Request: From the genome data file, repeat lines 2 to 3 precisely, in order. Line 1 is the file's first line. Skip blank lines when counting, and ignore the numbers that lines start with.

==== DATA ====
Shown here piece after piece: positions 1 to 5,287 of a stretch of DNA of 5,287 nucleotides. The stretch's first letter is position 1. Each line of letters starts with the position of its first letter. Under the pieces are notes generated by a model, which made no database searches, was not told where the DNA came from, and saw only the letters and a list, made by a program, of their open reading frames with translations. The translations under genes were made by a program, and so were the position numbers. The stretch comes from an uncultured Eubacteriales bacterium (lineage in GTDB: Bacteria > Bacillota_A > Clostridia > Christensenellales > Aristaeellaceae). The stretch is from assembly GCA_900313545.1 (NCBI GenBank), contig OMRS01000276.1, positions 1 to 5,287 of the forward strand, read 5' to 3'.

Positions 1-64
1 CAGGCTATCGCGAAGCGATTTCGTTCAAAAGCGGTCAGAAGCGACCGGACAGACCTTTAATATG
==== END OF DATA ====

Positions 1-64
1 CAGGCTATCGCGAAGCGATTTCGTTCAAAAGCGGTCAGAAGCGACCGGACAGACCTTTAATATG